Supporters of a moratorium on hydraulic fracturing in California packed a legislative hearing.
Up for debate were three bills that would put a hold on the fracking process, which injects a mix of chemicals and water deep underground to release oil from rock. They fear it endangers public health and contaminates water.
"This is a situation that is crying out for regulation," says Democratic Assemblymember Richard Bloom, who authored a fracking moratorium bill. He says he's received 7,000 emails in support of the legislation.
"We see before us an industry that is going to resist regulation, the best way to get everybody to the table is to use a moratorium."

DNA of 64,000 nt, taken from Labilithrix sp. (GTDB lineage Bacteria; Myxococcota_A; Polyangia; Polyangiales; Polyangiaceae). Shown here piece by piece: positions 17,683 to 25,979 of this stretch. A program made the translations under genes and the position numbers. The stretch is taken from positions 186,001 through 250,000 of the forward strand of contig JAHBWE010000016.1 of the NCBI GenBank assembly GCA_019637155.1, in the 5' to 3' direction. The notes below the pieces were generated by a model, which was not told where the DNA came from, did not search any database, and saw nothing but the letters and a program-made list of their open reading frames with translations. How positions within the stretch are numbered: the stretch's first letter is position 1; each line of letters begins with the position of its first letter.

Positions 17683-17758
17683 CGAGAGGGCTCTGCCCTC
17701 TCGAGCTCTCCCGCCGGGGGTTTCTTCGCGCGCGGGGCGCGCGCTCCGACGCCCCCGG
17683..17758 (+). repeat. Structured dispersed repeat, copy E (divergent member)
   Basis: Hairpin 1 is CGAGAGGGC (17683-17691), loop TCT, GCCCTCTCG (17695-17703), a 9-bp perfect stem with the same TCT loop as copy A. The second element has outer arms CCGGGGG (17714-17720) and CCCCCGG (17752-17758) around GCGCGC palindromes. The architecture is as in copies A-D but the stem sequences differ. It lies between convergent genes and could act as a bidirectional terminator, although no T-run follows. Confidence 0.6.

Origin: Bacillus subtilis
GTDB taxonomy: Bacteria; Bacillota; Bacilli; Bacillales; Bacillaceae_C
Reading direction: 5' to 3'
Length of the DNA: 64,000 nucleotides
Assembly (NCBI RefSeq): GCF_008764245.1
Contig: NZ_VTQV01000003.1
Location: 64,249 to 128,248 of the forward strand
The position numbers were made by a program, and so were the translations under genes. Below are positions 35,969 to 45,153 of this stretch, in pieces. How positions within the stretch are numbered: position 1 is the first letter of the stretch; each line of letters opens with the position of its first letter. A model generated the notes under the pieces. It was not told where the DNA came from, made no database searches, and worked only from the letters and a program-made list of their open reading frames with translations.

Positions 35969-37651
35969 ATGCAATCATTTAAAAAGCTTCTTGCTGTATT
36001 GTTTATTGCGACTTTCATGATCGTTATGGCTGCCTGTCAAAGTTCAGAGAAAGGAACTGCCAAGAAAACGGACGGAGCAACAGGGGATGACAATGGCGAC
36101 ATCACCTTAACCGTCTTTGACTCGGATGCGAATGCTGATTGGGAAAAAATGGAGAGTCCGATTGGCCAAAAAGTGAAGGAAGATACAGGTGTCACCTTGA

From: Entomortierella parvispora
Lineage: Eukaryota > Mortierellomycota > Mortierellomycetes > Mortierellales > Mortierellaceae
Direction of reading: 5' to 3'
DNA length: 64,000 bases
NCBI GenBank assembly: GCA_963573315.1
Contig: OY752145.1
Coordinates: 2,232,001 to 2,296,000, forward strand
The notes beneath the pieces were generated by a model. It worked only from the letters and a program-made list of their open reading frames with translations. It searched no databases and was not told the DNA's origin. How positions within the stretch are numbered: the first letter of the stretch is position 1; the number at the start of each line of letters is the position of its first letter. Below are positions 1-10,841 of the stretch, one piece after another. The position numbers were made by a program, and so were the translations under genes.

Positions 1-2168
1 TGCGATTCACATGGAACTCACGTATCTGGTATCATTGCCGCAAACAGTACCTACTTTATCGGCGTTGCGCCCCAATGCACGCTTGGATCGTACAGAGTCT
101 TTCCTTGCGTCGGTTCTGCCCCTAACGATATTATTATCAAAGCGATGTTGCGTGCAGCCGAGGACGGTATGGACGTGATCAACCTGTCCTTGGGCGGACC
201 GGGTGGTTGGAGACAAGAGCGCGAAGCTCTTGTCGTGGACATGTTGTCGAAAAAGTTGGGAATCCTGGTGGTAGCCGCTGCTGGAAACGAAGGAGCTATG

The oil industry says regulations are already being drafted by California's Division of Oil, Gas, and Geothermal Resources.
"Until that process is done and we know what those final regs look like, it doesn't make a lot of sense to go about passing a lot of legislation," says Tupper Hull with Western States Petroleum Association.
Oil companies argue fracking has been used safely in the state for decades. Paul Deiro with Western States told lawmakers a moratorium would mean lost jobs in the Central Valley.
"We have the potential according to the US Department of Energy of potentially extracting 15 billion barrels of oil out of the Monterrey Shale."